I don’t like Holden Caulfield. In fact, I can’t stand him. He’s everything he despises in other people: phony, a compulsive liar, hypocritical, selfish and self-centered. He’s also pessimistic, cynical, very judgmental, critical, and hopelessly depressing. Is it any wonder why he is always so depressed? He cannot stand his own company. But there are moments I felt some kind of compassion for him. Or is it just pity? It’s pity. Like when we learn that his younger brother Allie died from leukemia. Or the suicide of a boy he knew in school. His brother’s death, more than anything, is what may have propelled him to self-destruction. Being so young (a teenager), it is understandable that he has not learned to cope with his brother’s death. He’s also a self-proclaimed atheist and comes from a family that are atheists or at least agnostic. They really do not believe in anything. This, coupled with the tragic loss of his brother has left him unable to deal with loss. There is nothing for him to grasp onto. He is empty inside, and that emptiness is filled with cynicism that borders on despair. It’s no wonder he has flunked out of so many schools. What’s the point of living? That’s what he is probably thinking. Kids his age are phony. Adults are phony. Life is phony.
This colors his outlook, or rather, drains all color from life itself. He is shuffled around from one school to another, one day to another, one moment to another. The only thing that brings him any joy is his sister Phoebe, just as Allie once did. He obviously loves her. He is capable of some degree of love, but so torn up inside that he cannot deal with anything. Then there is his curiosity about the ducks at the lagoon in Central Park. Where do they go in the winter when the water freezes? He is like those ducks, and his is stuck in a long winter that might have begun with this brother’s death. There is no place for him to go. Though I suspect he was already a cynical person before Allie’s death. Sarcastic at least. The death just made him more so. It would be interesting to see Holden 10 years later. Or 20 even. Would he have changed at all? I doubt it. People don’t usually change. If they have a streak of sarcasm, it often only becomes more pronounced with age. I can imagine Holden as a grumpy old man. If he made it that far. I don’t know. He seemed bent on self-destruction. He might have died in his 20s or 30s. Maybe even have taken his own life. But despite all his cynicism, he seems to also have a survivor’s streak. Maybe he would have eventually emerged from this pit of darkness. Maybe. I certainly hope so. For his sake.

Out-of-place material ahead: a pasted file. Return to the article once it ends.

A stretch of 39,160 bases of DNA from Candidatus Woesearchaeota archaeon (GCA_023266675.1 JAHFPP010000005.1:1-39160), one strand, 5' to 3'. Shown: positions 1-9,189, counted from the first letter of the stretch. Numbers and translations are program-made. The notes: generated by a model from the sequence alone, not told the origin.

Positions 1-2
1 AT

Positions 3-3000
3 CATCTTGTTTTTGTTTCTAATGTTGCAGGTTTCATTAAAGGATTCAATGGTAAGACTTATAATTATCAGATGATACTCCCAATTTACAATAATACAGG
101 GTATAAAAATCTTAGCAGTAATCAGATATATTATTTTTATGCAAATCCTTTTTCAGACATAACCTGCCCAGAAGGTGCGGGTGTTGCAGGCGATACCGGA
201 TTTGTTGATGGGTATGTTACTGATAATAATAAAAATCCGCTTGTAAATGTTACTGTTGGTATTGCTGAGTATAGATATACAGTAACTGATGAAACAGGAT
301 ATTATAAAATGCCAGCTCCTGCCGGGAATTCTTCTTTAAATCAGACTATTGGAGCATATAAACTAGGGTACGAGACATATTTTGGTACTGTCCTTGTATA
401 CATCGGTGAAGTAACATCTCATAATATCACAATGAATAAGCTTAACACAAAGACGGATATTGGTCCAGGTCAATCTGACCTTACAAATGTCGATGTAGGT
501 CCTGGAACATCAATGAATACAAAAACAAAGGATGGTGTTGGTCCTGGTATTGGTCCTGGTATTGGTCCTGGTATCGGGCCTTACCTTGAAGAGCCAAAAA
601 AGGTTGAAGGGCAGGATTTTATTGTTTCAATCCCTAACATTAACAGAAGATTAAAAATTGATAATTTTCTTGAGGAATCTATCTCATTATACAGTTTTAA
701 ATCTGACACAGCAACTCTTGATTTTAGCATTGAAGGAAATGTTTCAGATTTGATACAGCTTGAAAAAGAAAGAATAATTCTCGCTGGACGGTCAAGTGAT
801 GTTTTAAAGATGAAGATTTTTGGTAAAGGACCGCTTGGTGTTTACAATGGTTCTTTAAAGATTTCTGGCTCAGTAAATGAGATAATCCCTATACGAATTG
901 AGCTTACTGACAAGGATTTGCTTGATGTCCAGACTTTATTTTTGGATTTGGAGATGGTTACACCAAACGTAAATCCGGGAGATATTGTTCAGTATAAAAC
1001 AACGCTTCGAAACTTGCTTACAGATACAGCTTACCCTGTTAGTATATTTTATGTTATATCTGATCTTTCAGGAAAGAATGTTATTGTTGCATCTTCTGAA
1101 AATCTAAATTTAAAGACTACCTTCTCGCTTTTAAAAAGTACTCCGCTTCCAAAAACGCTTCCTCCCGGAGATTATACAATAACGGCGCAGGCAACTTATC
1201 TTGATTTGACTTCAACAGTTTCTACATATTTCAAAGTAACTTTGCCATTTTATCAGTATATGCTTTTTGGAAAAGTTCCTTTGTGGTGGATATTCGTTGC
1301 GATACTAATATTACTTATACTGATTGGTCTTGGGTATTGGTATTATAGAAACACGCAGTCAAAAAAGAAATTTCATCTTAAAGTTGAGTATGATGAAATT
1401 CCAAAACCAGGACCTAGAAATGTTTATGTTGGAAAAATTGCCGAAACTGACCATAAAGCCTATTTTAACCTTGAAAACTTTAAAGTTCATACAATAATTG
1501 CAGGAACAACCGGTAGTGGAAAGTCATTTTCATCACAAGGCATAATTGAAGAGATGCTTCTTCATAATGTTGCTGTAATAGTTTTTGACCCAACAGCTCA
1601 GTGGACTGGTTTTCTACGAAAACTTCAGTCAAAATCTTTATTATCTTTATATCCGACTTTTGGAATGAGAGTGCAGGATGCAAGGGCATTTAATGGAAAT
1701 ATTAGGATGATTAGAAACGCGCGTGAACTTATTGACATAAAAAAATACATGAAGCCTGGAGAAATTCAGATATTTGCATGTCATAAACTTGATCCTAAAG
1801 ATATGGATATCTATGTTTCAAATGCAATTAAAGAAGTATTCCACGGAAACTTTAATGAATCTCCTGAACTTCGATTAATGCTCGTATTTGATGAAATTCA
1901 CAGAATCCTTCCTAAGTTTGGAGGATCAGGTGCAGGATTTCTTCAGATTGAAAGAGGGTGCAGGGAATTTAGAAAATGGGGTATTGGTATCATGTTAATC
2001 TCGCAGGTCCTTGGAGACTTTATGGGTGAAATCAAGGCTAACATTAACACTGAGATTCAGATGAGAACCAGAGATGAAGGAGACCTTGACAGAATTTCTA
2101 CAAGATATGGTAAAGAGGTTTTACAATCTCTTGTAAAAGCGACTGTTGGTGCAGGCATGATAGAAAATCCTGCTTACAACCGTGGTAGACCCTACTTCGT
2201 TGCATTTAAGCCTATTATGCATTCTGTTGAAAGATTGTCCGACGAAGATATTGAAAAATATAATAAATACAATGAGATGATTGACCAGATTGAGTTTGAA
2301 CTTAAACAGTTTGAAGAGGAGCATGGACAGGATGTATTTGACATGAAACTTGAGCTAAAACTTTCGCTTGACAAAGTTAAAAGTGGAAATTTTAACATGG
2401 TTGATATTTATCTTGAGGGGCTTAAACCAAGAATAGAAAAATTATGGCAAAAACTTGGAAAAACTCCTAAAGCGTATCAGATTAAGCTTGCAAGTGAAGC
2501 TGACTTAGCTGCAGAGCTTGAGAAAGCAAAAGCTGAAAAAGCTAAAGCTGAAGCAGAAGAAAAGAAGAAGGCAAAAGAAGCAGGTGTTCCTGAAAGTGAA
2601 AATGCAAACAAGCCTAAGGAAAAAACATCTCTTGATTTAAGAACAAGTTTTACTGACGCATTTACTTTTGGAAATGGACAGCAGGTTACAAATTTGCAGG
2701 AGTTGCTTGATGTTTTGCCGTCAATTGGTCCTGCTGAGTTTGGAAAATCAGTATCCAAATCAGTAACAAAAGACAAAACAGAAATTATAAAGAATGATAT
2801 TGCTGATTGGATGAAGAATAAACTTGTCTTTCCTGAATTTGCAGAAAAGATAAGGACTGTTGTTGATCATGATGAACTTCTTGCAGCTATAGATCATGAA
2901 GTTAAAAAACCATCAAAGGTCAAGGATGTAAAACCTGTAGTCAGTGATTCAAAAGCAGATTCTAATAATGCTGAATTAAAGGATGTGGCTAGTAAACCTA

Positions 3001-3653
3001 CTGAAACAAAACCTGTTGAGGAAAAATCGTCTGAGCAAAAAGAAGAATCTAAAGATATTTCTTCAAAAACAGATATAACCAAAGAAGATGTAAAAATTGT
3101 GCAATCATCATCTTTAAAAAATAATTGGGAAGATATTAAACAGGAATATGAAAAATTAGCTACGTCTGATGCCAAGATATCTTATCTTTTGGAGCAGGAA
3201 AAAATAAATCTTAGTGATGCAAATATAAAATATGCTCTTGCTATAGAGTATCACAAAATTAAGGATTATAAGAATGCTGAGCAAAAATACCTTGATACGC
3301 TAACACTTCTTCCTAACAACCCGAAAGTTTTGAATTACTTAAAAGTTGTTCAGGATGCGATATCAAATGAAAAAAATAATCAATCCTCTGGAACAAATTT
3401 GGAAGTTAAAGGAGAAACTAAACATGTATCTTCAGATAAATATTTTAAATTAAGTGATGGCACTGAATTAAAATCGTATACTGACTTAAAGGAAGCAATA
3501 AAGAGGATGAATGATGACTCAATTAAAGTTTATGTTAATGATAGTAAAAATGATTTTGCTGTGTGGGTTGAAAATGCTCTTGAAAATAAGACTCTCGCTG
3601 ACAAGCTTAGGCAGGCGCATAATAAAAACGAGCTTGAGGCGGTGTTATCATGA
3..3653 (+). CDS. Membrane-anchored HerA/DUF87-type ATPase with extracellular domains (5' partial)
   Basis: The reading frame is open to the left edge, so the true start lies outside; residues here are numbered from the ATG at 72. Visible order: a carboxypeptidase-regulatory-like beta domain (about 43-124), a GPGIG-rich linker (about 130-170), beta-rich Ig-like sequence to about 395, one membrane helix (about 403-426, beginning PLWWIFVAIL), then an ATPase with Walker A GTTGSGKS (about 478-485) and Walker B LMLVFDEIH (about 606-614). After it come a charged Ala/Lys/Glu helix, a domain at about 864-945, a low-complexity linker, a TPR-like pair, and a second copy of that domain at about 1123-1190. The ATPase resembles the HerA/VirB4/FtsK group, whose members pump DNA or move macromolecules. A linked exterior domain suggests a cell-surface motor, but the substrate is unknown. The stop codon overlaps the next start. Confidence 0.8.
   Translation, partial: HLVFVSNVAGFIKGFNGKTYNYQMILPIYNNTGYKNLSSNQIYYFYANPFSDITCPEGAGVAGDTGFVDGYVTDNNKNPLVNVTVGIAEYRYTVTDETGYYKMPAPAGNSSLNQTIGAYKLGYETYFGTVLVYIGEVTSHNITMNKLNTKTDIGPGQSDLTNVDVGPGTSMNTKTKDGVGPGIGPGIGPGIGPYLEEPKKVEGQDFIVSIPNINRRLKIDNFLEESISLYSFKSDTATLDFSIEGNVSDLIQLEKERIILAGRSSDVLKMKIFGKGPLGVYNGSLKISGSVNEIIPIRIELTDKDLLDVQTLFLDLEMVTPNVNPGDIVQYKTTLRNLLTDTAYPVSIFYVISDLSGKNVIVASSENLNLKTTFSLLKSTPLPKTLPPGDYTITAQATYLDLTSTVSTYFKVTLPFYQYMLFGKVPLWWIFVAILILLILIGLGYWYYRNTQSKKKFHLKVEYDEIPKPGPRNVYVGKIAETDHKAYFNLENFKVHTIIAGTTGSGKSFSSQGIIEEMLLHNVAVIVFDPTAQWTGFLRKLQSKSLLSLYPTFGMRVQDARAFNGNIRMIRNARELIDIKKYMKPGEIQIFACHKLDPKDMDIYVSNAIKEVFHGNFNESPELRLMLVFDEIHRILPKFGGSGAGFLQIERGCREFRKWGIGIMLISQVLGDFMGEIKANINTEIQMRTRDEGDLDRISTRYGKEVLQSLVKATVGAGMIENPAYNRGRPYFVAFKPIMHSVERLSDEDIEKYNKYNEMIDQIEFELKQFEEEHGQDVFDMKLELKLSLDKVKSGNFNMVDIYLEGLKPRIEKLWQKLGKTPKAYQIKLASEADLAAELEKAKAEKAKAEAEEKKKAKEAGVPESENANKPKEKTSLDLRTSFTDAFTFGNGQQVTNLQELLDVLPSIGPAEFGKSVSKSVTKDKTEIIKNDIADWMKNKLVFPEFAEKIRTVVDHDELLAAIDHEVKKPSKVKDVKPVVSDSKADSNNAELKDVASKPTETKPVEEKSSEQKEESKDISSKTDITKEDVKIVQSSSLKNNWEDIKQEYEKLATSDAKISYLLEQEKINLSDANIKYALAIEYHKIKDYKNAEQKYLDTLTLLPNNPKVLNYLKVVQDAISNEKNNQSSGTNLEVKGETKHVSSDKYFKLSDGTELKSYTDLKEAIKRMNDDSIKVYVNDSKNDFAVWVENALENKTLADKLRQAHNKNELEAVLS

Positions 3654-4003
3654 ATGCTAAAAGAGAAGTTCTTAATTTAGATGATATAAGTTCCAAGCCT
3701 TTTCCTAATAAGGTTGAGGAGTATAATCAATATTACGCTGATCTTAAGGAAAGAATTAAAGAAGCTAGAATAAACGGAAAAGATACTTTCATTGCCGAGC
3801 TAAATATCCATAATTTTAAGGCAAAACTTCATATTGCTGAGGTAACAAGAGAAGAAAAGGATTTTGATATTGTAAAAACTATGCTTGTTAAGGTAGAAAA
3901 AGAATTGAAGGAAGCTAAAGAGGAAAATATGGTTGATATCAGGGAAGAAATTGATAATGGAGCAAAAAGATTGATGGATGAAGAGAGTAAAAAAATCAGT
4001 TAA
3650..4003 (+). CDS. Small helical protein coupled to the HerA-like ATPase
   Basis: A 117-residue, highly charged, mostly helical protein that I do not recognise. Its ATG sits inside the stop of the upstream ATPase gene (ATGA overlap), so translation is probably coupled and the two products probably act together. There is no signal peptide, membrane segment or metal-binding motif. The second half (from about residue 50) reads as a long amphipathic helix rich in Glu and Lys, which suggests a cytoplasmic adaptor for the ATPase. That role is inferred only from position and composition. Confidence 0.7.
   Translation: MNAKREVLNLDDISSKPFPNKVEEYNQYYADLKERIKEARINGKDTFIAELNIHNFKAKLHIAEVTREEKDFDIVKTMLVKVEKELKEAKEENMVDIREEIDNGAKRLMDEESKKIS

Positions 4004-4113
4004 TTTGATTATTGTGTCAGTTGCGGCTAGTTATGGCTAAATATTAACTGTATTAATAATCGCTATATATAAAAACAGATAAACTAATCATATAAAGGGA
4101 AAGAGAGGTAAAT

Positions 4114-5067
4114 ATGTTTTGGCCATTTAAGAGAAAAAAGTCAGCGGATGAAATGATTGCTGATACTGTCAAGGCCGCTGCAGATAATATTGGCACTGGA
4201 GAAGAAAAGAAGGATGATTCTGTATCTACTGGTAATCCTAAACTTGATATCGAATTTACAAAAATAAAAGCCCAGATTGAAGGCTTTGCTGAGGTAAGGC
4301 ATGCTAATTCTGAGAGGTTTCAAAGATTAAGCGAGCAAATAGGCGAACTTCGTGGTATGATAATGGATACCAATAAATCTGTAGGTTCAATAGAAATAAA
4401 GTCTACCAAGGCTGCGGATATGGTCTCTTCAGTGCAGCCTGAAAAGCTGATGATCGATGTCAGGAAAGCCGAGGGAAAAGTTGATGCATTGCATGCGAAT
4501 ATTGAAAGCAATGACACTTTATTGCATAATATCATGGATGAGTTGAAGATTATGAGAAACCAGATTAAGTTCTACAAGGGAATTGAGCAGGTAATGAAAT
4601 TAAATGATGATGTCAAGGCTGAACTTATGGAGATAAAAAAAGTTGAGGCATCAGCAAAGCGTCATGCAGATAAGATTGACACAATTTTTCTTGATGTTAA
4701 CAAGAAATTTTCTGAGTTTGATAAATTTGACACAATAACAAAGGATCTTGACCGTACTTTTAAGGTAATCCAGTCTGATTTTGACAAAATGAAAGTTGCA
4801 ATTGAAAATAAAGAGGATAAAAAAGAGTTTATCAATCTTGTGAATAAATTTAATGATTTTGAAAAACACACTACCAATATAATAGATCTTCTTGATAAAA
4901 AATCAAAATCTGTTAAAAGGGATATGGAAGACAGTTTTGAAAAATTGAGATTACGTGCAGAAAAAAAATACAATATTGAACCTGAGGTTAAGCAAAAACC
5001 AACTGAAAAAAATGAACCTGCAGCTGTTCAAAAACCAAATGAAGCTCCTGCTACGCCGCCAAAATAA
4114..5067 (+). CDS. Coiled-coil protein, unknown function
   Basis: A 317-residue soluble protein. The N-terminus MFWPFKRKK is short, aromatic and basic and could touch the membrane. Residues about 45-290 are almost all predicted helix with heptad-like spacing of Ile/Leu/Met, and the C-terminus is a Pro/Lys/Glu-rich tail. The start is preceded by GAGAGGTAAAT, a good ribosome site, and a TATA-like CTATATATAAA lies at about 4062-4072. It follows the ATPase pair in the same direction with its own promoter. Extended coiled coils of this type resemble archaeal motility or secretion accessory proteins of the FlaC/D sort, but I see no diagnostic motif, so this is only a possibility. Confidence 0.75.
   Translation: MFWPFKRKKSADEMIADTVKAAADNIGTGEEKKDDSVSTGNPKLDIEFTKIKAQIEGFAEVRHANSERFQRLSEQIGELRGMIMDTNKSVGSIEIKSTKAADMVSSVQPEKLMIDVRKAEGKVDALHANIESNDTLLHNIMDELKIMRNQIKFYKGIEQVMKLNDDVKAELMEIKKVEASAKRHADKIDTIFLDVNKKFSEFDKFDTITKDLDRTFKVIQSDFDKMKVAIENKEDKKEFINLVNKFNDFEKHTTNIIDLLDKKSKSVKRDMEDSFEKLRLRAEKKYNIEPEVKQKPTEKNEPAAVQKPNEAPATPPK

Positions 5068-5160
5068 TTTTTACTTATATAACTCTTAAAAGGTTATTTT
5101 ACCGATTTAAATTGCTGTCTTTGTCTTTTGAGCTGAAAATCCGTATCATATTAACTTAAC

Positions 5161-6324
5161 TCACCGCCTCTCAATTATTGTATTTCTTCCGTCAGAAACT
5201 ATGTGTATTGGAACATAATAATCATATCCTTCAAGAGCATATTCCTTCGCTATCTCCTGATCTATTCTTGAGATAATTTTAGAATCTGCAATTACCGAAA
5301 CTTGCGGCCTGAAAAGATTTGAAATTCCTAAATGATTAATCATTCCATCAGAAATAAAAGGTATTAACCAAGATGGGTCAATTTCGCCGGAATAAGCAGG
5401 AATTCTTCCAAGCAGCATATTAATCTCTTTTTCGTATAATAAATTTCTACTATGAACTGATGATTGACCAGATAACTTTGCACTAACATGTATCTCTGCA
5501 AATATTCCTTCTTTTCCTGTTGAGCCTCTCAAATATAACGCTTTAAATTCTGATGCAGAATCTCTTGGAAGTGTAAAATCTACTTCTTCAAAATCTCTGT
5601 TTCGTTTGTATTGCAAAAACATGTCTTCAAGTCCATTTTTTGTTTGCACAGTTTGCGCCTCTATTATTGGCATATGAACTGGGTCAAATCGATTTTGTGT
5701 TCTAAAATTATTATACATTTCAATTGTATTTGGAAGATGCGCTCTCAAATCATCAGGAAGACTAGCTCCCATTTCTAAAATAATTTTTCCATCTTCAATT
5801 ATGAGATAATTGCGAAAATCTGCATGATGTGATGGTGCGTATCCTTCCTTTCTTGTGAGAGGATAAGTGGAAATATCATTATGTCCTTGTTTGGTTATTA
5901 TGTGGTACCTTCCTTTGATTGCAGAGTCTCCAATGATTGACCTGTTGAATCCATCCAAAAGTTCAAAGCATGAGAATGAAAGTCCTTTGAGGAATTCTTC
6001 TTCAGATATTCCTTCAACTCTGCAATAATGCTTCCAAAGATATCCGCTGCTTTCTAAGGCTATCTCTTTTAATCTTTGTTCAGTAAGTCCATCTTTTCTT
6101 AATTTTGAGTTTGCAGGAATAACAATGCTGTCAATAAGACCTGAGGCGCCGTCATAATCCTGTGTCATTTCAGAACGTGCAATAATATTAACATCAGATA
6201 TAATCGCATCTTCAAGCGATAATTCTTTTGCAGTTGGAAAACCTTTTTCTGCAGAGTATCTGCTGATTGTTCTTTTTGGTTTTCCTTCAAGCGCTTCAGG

So why do I still love this book? J.D. Salinger did a remarkable job of creating him. The fact that people react strongly to this character speaks of the author’s skill in creating him. Holden’s cynical attitude, his foul language, his shifty distrusting eyes, his body language…. It’s all very real and thoroughly depicted. And this resonates with the reader. It definitely leaves an impression. Even if some people like me don’t like Holden, Salinger pulled it off.